btw, I mean the above in a sincere effort to begin a dialogue - this is an important point you bring up and I welcome a reasoned response.

  4. Your term "legitimate prolifers" is subjective. You may not consider the people who threaten (or take) the lives of abortion doctors to be "legitimate prolifers" but, from what I've seen, they typically identify themselves as being "pro-life."

    As to the terms, I think you missed one of the points in my post. Namely, what do you call a person who would not have an abortion themselves but who still believes that abortion should be a legal choice for others?

    Pro-abortion does not seem accurate for that mindset (since they may not agree with abortion as a personal choice), whereas pro-choice shows that they support the right of individuals to make the choice about abortion for themselves.

    I tend to think that anti-abortion and pro-choice sum up each side of the argument most accurately.

    One side opposes abortion (anti-abortion), and the other is open to allowing individuals to make any choice for themselves (pro-choice).

  5. "legitimate prolifers" is not subjective in this case. You support murdering an abortionist? *Not* prolife, regardless of what you call yourself. To allow them the term "pro-life" is to make that subjective which is to assume the conclusion you are attempting to argue. Didactically sloppy but sophistically clever, I'll give you that.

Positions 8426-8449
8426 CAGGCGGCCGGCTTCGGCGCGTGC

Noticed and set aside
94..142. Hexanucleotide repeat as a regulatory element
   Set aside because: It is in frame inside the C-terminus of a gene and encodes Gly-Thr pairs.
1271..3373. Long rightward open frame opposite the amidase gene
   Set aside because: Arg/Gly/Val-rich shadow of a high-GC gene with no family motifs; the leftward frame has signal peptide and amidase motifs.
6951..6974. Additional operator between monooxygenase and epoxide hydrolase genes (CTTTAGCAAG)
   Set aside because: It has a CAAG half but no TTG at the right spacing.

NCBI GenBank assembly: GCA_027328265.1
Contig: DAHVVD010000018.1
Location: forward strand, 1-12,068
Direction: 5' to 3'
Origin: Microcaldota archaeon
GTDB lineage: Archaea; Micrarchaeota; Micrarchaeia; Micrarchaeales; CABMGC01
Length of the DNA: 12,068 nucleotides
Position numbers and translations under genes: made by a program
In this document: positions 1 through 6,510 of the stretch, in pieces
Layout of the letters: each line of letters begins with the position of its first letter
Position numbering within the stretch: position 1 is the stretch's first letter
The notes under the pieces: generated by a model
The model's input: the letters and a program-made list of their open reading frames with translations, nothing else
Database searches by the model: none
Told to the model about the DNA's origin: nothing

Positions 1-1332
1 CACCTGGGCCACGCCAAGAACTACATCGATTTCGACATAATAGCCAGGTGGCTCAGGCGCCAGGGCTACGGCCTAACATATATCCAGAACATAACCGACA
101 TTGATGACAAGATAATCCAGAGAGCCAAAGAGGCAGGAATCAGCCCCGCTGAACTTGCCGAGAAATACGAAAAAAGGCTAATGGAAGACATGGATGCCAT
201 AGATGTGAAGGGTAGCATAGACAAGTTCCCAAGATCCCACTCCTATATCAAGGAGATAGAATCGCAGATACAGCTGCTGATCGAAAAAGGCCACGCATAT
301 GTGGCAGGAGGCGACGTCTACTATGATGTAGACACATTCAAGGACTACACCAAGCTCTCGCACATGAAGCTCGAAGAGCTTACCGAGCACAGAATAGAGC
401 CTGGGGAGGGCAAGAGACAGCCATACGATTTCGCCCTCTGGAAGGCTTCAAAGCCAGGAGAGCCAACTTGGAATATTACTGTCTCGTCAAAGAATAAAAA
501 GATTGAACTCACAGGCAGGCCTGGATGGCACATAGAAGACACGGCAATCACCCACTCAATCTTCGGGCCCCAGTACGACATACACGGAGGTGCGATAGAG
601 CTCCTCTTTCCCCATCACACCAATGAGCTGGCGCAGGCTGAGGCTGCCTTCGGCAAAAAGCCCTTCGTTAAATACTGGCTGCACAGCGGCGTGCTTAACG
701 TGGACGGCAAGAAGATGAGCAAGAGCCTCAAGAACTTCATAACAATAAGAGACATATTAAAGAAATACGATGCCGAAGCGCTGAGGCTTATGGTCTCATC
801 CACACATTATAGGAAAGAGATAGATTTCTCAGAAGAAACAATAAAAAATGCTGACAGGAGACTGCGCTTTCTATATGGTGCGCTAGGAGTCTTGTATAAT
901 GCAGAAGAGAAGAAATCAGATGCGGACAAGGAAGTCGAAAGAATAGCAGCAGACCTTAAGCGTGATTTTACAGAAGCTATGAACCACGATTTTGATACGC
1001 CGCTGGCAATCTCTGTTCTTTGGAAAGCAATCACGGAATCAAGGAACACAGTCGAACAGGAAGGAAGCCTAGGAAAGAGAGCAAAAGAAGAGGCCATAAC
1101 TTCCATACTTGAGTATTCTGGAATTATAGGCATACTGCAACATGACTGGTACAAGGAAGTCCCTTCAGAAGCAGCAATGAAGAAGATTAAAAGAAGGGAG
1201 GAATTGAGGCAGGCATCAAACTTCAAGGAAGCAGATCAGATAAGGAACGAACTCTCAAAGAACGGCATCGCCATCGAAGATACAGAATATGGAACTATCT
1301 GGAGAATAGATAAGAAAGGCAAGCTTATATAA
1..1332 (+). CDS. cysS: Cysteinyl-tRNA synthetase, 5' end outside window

"Pro-abortion" doesn't mean that they want to have an abortion or that they would have one themselves. "Pro" just means "supportive of" in this case. "pro"choice means supportive of choice in general. Coke or Pepsi? No. We're talking about whether the choice of abortion should be on the behavior. You are either for or against abortion being on the table, i.e. pro-abortion or anti-abortion. Both sides believe in the other choices so using that term doesn't distinguish between them and as such is misleading.

    And it is isn't "the other is open to allowing individual to make any choice for themselves". "Pro-choice" as you use it refers only to abortion. If it were about *any choice*, you would first have to determine the prolife position on that choice to determine whether or not that was a distinguishing factor.